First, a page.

GDP Projections from IMF, CBO, OMB

For those not familiar with the acronyms of the organizations referenced in the title of this post:

IMF: International Monetary Fund
CBO: Congressional Budget Office
OMB: Office of Management and Budget, which operates within the White House

This morning the IMF released their updated Global Economic Prospects.

I will share with you the projected growth rates for the United States against those provided by the CBO and OMB. I will then provide some comparative analysis.

United States
IMF -2.6% (2009) .8% (2010)
CBO -3.0% (2009) 2.9% (2010)
OMB -1.2% (2009) 3.2% (2010)

The figures provided by CBO and OMB were projections from the 1st quarter 2009. As you can see, the White House projections forecasted by the OMB are wildly optimistic both for this year and next relative to the IMF and CBO.

Those projections play directly into projected tax revenues and then, in turn, to the level of the federal deficit. If the IMF’s current projections are anywhere close to being accurate, our deficit will be significantly worse than previously forecast. What does that mean?



In regard to the rest of the globe, the IMF’s projected numbers speak volumes:

China 7.5% (2009) 8.5% (2010)

Euro Area -4.8 (2009) -.3% (2010)

Japan -6% (2009) 1.7% (2010)

India 5.4% (2009) 6.5% (2010)

Emerging/Developing 1.5% (2009) 4.7% (2010)

Advanced Economies -3.8% (2009) .6% (2010)

Global -1.4% (2009) 2.5% (2010)

Bloomberg provides a review of the IMF report, IMF Sees Stronger Global Rebound From ‘09 Recession. I would question the accuracy of Bloomberg’s title. I see a wide divergence between growth prospects in the BRIC nations and emerging markets from those of the advanced economies, especially with Europe and the United States. Bloomberg reports:

Still, risks to the outlook, which have “diminished noticeably,” are still “tilted to the downside,” the fund said, citing a possible downward pressure on asset prices resulting from rising unemployment, pressure on bond yields from concerns on public debt, and emerging economies’ vulnerability to financial stress.

A larger-than-expected drop in risk aversion and stronger demand in emerging economies could offer “some upside risk” that boosts growth, according to the fund.

In a separate report today on the state of the global financial system, the IMF said that while financial markets and confidence in an economic recovery have improved since April, risks remain and policy makers must remain vigilant until a sustained recovery is under way. Credit risks are high, bank lending to the private sector is slowing and the recovery so far has been dependent primarily on public funds, the fund said in an update to its Global Financial Stability Report.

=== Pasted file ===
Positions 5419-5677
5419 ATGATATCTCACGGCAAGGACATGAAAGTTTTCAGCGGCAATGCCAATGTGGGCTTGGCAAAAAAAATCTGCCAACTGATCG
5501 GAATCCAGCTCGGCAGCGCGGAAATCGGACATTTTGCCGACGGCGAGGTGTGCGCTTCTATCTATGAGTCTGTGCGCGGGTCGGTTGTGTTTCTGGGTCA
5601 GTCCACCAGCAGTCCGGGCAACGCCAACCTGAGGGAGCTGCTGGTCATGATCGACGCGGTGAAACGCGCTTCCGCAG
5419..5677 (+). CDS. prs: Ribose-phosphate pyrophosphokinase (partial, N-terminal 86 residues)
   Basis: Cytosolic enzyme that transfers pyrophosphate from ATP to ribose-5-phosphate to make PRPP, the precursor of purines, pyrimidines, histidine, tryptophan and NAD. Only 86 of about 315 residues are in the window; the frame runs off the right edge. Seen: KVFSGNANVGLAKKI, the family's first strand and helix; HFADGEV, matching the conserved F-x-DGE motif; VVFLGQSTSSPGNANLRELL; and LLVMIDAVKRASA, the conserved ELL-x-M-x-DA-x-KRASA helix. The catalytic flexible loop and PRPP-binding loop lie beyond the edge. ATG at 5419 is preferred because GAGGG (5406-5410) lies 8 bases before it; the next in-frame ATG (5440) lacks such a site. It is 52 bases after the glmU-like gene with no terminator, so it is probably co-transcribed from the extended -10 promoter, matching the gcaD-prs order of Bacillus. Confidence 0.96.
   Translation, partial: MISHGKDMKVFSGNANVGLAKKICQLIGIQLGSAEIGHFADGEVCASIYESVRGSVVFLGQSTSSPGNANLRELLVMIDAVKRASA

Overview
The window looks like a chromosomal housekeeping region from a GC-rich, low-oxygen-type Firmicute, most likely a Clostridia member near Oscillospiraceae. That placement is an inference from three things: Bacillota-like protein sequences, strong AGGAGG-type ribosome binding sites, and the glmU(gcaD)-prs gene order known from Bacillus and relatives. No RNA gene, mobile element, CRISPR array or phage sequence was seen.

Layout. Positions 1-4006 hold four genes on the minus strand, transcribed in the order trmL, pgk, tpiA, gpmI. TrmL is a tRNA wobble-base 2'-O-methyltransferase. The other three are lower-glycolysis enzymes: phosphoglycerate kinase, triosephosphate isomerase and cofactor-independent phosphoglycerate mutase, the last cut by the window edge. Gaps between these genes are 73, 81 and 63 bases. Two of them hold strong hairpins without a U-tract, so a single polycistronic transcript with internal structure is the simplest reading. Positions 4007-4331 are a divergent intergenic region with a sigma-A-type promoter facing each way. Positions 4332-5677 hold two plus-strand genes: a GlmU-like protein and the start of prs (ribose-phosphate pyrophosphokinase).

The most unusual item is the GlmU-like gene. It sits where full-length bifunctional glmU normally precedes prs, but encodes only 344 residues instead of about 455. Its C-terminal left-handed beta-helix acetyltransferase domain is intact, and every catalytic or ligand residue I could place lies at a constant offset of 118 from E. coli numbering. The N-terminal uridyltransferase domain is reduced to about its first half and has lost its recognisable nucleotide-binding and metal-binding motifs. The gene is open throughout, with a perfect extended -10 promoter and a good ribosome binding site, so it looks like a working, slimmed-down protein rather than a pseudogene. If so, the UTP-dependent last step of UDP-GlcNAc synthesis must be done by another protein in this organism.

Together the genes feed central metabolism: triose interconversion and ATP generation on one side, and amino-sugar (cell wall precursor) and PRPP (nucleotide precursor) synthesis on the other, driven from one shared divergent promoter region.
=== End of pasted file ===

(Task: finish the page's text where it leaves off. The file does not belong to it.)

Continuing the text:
Can the emerging economies of the world pull the developed countries out of the ditch? Will the global economies decouple? Is there any surprise why countries are pursuing protectionist measures?

In regard to the United States, President Obama may want to have the members of his economic team, including Secretary Geithner, Larry Summers, and Peter Orszag, call John Lipsky at the IMF and ask him what he sees.

Risks remain extraordinarily high.

About Larry Doyle 522 Articles

Larry Doyle embarked on his Wall Street career in 1983 as a mortgage-backed securities trader for The First Boston Corporation. He was involved in the growth and development of the secondary mortgage market from its near infancy.

After close to 7 years at First Boston, Larry joined Bear Stearns in early 1990 as a mortgage trader. In 1993, Larry was named a Senior Managing Director at the firm. He left Bear to join Union Bank of Switzerland in late 1996 as Head of Mortgage Trading.

In 1998, after 15 years of trading and precipitated by Swiss Bank’s takeover of UBS, Larry moved from trading to sales as a senior salesperson at Bank of America. His move into sales led him to the role as National Sales Manager for Securitized Products at JP Morgan Chase in 2000. He was integrally involved in developing the department, hiring 40 salespeople, and generating $300 million in sales revenue. He left JP Morgan in 2006.

Throughout his career, Larry eagerly engaged clients and colleagues. He has mentored dozens of junior colleagues, recruited at a number of colleges and universities, and interviewed hundreds. He has also had extensive public speaking experience. Additionally, Larry served as Chair of the Mortgage Trading Committee for the Public Securities Association (PSA) in the mid-90s.

Larry graduated Cum Laude, Phi Beta Kappa in 1983 from the College of the Holy Cross.

Visit: Sense On Cents

Be the first to comment

Leave a Reply

Your email address will not be published.